Wednesday, December 15, 2010

Holiday Entertaining Tips

Don't Do It All
Especially during the holidays when time is tight. This may surprise those who know how much I love to cook, but I rarely cook everything from scratch when entertaining. If I'm making a labor-intensive lasagna and frozen chocolate mousse, I'll likely purchase fresh bread and a tapenade from the store instead of making my own. Choose the foods you love to cook and the ones that show off your skill in the kitchen. For the life of me, I am not a cake baker or decorator. They always turn out looking like a second grade art project. So I often leave those to the professionals.

Craft a Menu
When planning a menu, I try to create a seasonal balance of flavors, colors and textures. If I'm serving a rich, creamy main course, for example, I'll serve a lighter dessert. I'm a sucker for beautiful food, so I skip the parsley garnish and serve something green instead. Also ask your guests about any dietary restrictions they may have to ensure you cook food they can eat. It can be a hassle to cook a vegan, gluten-free meal, but in forcing you out of your comfort zone, it can also open your palate to new ingredients and amazing new recipes.  

Prepare Ahead
Plan a meal around the nature of the event and the amount of time you wish to spend interacting with your guests so that you can prepare some of the foods ahead of time. For example, if you wish to serve a formal sit-down dinner for eight, you may wish to avoid foods that require last-minute preparation, such as seared fish or meat. A more casual event may lend itself to mingling with guests in the kitchen helping your finish such last-minute dishes. Shop a day or two in advance and prepare anything you can the day before, such as chopping vegetables, cooking soup bases or whisking together salad dressings.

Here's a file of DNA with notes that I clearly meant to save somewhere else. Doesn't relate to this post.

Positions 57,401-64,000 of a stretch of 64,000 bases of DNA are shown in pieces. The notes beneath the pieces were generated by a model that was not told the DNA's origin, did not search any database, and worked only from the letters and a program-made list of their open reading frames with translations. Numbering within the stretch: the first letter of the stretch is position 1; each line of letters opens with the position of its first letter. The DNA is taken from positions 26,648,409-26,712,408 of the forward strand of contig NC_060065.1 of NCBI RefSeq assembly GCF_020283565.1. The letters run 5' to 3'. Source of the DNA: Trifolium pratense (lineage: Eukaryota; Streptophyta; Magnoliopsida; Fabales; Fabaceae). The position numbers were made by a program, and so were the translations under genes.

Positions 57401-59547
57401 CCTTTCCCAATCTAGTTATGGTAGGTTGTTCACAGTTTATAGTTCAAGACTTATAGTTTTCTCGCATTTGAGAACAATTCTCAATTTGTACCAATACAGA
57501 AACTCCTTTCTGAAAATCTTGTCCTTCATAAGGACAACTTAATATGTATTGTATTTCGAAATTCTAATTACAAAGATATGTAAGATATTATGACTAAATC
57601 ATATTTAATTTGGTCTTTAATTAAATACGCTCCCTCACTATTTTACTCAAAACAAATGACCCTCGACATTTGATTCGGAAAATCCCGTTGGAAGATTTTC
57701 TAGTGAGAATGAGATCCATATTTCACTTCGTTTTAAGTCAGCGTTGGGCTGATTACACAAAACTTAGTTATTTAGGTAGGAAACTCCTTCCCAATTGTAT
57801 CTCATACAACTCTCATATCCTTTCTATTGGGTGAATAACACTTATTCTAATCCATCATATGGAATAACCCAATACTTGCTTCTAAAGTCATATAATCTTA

Set the Table
Set the dining table a day in advance of your guests' arrival. Even if you're still bustling around your kitchen at the last minute, a beautiful table communicates to your guests you're anticipating their visit and eager to make the occasion memorable. Add special touches with personal name cards. I attended a brunch in honor of my mother-in-law where the hostess framed each guest's name and a special quote in a small silver frame. A less-expensive but equally charming place card is to make ginger bread cookies in different shapes and write each guest's name on it in white icing.

Decorate Simply
Avoid all of the lovely holiday-scented candles at the dining table as the aromas will compete with the food you've spent time artfully preparing and instead opt for unscented. Decorate with natural materials, such as a bowl of fresh citrus fruit and leaves. Often you can find the fruit with the stems and leaves still attached during the holiday season at specialty markets, or in your yard if you live in a southern state. Depending on the height of your chandelier, also consider hanging attractive glass ornaments from it with ribbon cut at varying lengths.

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